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Native vs Managed Threads

    Question

  • Hi,

     

    what is the difference between managed and native thread? Aren't they both threads in terms of OS object?

     

    When I run ~ I get this:

     

    0:000> ~
    .  0  Id: 540.e9c Suspend: -1 Teb: 7ffae000 Unfrozen

    When I run !Threads I get this:

     

    0:000> !Threads
    ThreadCount: 5
    UnstartedThread: 0
    BackgroundThread: 5
    PendingThread: 0
    DeadThread: 0
    Hosted Runtime: yes
                                          PreEmptive   GC Alloc           Lock
           ID OSID ThreadOBJ    State     GC       Context       Domain   Count APT Exception
    XXXX    1  184 000dcad0   1808220 Disabled 00000000:00000000 00102b68     1 Ukn (Threadpool Worker) System.StackOverflowException (0260106c)
    XXXX    2  bf4 000e8918      b220 Enabled  00000000:00000000 000d9ec8     0 Ukn (Finalizer)
    XXXX    3  c3c 000ed090      1220 Enabled  00000000:00000000 000d9ec8     0 Ukn
    XXXX    4  180 000ff450    80a220 Enabled  00000000:00000000 000d9ec8     0 Ukn (Threadpool Completion Port)
    XXXX    5  cac 00159998   880a220 Enabled  00000000:00000000 000d9ec8     0 Ukn (Threadpool Completion Port)

     

    When I run !ClrStack it says that I it is not a managed thread, although I have 5 managed threads listed above:

     

    0:000> !ClrStack
    OS Thread Id: 0xe9c (0)
    Unable to walk the managed stack. The current thread is likely not a
    managed thread. You can run !threads to get a list of managed threads in
    the process

     

    I want to change the current thread, but the ~n command does not work for me. It only sees the native thread I guess. How can I switch to the context of one of the managed threads and dump their stack?

     

    Thanks,

    Martin Kulov

    www.kulov.net

    Monday, November 26, 2007 10:42 PM

Answers

  • In .NET a managed thread is assumed to be a logical thread running within the parent process.  Today a managed thread maps to a native thread (in the default host) but MS has warned that this is an implementation detail that can be changed in the future.  In fact I believe the host actually determines how they are implemented.  I've heard, but can't confirm, that SQL uses fibers for managed threads.  Therefore you should not make the assumption that a managed thread is backed by a native thread as it might not be the case in the future. 

     

    I'm not a WinDbg expert but I believe ~N works for managed threads as well.  I believe your problem with ClrStack is the fact that you're not sitting on a managed thread right now.  Use ~N to switch to the managed thread of choice and then use ClrStack to get the stack.  In your case ~1 would switch to the first thread and then ClrStack would give you what remains of the stack.  Of course since you have an exception you can also just use !printexception to dump the exception information rather than trolling through the stack.  It might prove to be more useful.

     

    Michael Taylor - 11/27/07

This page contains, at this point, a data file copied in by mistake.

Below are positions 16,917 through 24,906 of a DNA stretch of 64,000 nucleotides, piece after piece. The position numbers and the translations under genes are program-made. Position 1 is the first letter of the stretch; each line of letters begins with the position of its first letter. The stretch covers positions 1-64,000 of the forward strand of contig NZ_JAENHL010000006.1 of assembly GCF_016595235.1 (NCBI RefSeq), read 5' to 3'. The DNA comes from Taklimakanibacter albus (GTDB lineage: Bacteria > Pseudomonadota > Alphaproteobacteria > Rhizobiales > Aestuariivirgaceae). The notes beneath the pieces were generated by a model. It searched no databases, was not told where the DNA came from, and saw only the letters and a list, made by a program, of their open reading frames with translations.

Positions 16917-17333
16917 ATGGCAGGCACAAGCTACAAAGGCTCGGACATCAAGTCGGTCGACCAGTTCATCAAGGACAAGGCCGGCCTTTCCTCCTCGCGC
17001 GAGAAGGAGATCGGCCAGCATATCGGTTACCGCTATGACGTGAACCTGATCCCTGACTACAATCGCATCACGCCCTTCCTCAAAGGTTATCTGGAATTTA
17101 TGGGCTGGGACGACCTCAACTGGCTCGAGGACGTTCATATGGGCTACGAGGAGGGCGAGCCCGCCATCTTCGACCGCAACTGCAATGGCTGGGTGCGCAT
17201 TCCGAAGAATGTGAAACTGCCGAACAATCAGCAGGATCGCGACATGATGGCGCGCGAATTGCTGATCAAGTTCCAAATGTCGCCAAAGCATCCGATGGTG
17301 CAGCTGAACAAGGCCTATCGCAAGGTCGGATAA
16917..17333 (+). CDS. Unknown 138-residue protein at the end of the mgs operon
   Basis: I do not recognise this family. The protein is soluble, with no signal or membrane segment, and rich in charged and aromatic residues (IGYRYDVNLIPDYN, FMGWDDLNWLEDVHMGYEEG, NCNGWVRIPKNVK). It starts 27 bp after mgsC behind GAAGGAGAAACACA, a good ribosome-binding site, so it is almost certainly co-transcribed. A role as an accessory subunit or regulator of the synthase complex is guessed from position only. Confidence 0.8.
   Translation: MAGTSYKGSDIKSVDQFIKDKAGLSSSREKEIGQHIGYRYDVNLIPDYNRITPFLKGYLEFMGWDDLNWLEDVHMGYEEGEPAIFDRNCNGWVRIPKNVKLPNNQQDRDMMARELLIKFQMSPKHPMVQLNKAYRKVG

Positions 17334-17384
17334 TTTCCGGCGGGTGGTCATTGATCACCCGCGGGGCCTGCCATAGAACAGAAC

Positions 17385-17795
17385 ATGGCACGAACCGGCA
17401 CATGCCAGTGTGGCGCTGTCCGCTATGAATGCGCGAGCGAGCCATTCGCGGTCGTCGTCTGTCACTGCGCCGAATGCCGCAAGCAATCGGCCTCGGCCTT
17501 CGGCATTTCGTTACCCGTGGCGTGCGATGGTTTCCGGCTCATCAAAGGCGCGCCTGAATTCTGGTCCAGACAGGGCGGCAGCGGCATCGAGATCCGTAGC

http://p3net.mvps.org

     

     

    Tuesday, November 27, 2007 1:59 PM
    Moderator

All replies

  • In .NET a managed thread is assumed to be a logical thread running within the parent process.  Today a managed thread maps to a native thread (in the default host) but MS has warned that this is an implementation detail that can be changed in the future.  In fact I believe the host actually determines how they are implemented.  I've heard, but can't confirm, that SQL uses fibers for managed threads.  Therefore you should not make the assumption that a managed thread is backed by a native thread as it might not be the case in the future. 

     

    I'm not a WinDbg expert but I believe ~N works for managed threads as well.  I believe your problem with ClrStack is the fact that you're not sitting on a managed thread right now.  Use ~N to switch to the managed thread of choice and then use ClrStack to get the stack.  In your case ~1 would switch to the first thread and then ClrStack would give you what remains of the stack.  Of course since you have an exception you can also just use !printexception to dump the exception information rather than trolling through the stack.  It might prove to be more useful.

     

    Michael Taylor - 11/27/07

    http://p3net.mvps.org

     

     

    Tuesday, November 27, 2007 1:59 PM
    Moderator
  • Hi Martin,
    Believe it or not I face the very same problem.
    our problem is that at that point all managed threads are killed.  (The threads with an ID of XXXX have ended and are waiting to be recycled - full article: http://blogs.msdn.com/johan/archive/2007/11/13/getting-started-with-windbg-part-i.aspx).

    Actually you are performing the "!clrstack" in the current thread of WinDbg, which is not the managed thread you need.
    To get actual results you need to go into the Managed thred with the ~[Numb]s command where [Numb] is the ID of the managed thread, but all managed threads have ended, so ... dead end ;-/

    Sorry, we both need some other approach to the provlem. The StackOverFlow is very ungly ;(

    cheers,
    Anton
    Tuesday, November 27, 2007 2:26 PM